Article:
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Nostalgic Night at the Dumpster Fire

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I’ve enjoyed writing for many years. I'm dedicating more time to the craft in my retirement days.

Author's Note

This work of fiction, narrated in the first person by a female character, was written in response to a challenge from Chris Mills. I hope you enjoy it.

And thanks for the inspiration, Chris.

Nostalgic Night at the Dumpster Fire

I didn’t know if he had stolen the batteries, found them somewhere in the trash, or how he’d acquired them. And I didn’t really care. That night we danced for the first time in many, many months to real music from a mangled and partially melted boom box playing staticky oldies on the AM dial while the dumpster fire burned away, sending dark smoke, sparks and tiny bits of black paper and soot into the night sky, leaving a sickly but strangely pleasant perfume of melting, burning plastic wafting on the gentle evening breeze.

The Chain by Fleetwood Mac came on the radio and I can still hear him saying it over and over. We loved that song, sang it long ago together, too, while we lay on our backs in the Black Hills National Forest, away from the campfire and even further away from the rodent competition of the everyday workaday, looking into the night sky for shooting stars and satellites passing overhead. When the music began to wind down for a moment, when there was only acoustic guitar and faint, rhythmic taps on the high hat, I jumped up suddenly, picked up a longish stick and readied myself to start playing the bass guitar solo right along with John McVie.

"The Chain" by Fleetwood Mac

While I concentrated on getting the hand and finger movements just right for each big bass note, he spun round and round in front of me, faster and faster until I was certain he’d topple with dizziness. Instead, he stopped abruptly without as much as a wobble, faced me and transitioned to his own air guitar precisely at the perfect moment: Lindsey Buckingham making that axe sing and ring until the voices of the band began to rise in a crescendo, singing about keeping it all together. “Running in the shadows,” he mouthed just like Lindsey. And I dropped my bass guitar stick, turned my head skyward, spread my arms wide and started belting out the final few seconds as the song faded away into a Geico commercial about beatboxing in a big box store.

He ran to me, grabbed me in his arms and spun me around a bit, then leaned in, pushed me away and supported my back in a slow, deliberate dip. His eyes never left mine, mine never left his, until he lifted me up quickly, raised my arm straight above my head and twirled me around as the first notes of Van Morrison’s “Into the Mystic” started to play on the boom box.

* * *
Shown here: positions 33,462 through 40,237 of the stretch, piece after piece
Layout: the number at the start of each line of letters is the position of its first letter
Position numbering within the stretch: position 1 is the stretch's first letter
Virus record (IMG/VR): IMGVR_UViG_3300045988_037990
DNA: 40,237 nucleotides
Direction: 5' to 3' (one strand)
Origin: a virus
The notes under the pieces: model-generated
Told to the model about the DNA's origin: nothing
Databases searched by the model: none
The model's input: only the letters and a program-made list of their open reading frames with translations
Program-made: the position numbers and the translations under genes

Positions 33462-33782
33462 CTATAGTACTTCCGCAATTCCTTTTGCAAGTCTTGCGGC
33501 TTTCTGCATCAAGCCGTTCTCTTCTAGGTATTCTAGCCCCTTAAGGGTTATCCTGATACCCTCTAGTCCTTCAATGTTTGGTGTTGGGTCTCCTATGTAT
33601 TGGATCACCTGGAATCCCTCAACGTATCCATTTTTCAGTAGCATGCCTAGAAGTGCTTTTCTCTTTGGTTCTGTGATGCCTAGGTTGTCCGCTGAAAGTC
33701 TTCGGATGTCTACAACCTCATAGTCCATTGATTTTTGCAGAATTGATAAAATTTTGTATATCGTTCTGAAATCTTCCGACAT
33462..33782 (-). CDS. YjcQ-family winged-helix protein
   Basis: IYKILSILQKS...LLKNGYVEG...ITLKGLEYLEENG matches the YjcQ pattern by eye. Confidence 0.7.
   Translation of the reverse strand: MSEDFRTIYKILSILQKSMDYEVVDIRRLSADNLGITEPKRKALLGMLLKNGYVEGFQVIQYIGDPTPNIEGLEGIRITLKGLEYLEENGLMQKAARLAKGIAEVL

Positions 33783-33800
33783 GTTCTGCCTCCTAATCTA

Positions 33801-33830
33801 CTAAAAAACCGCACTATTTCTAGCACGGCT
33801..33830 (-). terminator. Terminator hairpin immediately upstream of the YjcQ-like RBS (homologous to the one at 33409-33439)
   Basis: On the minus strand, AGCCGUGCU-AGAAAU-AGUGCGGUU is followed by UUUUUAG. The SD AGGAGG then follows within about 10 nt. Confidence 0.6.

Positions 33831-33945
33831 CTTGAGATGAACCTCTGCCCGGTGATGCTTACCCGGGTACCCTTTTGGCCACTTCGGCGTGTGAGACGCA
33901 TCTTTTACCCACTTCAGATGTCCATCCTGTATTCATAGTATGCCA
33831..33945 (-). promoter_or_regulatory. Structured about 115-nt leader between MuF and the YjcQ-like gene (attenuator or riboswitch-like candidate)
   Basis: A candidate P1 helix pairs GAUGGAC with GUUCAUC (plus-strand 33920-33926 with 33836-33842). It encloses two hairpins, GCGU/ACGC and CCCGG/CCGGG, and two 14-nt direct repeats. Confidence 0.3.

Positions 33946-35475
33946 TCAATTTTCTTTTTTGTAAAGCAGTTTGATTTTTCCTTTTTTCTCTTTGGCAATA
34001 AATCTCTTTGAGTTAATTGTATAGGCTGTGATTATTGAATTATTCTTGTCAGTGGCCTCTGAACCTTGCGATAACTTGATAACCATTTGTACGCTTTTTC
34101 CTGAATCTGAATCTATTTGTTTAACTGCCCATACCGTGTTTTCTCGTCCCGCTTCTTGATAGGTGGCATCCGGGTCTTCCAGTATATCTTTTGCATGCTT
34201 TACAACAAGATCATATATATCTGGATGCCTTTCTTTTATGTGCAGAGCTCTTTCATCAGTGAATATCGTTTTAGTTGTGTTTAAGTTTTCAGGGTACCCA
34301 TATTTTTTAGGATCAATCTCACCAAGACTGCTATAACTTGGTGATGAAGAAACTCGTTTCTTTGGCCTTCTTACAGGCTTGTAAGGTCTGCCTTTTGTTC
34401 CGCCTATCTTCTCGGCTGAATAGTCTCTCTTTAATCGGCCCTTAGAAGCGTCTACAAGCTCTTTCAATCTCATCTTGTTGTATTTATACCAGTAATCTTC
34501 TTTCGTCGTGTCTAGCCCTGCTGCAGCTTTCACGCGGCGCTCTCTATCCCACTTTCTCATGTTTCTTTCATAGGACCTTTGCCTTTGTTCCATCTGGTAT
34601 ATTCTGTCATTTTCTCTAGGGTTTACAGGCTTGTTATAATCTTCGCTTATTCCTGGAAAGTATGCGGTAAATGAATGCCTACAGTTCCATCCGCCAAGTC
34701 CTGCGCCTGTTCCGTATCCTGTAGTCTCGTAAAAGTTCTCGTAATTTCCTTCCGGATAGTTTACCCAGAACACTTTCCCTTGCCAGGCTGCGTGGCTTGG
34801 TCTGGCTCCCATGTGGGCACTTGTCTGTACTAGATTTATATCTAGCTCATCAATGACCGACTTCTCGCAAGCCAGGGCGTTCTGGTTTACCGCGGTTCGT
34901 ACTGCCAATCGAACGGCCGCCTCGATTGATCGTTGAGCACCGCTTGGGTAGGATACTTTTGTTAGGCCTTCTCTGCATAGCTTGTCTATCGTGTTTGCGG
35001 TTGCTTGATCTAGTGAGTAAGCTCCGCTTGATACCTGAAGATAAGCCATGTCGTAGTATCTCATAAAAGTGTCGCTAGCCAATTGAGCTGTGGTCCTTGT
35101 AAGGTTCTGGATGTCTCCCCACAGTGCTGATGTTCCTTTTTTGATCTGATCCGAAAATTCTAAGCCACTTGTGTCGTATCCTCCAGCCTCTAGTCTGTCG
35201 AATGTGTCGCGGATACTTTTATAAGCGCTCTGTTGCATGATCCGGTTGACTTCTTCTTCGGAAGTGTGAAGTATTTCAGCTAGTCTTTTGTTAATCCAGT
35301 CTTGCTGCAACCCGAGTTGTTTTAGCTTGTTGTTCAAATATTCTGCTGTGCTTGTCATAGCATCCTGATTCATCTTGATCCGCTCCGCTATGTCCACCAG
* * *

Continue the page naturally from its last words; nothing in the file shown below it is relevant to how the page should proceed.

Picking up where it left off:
"Into the Mystic" by Van Morrison

We came together after the spin, looked one another in the eyes once again, then I put my head on his shoulder and we slow danced round and round, eyes closed and listening for the foghorn to blow. I want to say I heard it. I think he heard it, too, but we didn’t speak and so I’ll never know if I really did…or if he did, or if either of us made it all the way to the coast and that spot on the beach just below the lighthouse. Or not.

I wanted in the worst way for those batteries to last forever, for the night to never end because all of this—or nearly all of this—was so much like old times, like better days in a better year, any year other than veinte veinte. But when I opened my eyes, saw sparks from the fire fading away into blackness where clouds were rolling in to cover the stars, I had the certain feeling it would not.

“Sir…ma’am,” the officer said just then, quietly, almost what I would call politely. “I’m going to have to ask you to leave. No loitering here, and no dumpster fires allowed. City ordinance, you know.”

Would that such a rule were true everywhere, for everyone, I thought. Still, it was a rule and the officer had been polite. So we stopped dancing, separated and looked at each other. His eyes were sad, black holes, defeated, and I’m sure I didn’t look any better. He turned his gaze to the ground and I looked over to the officer and nodded. We turned and walked away, hand in hand, into the darkness of the alley as the officer’s radio crackled with unintelligible chatter behind us.

© 2020 greg cain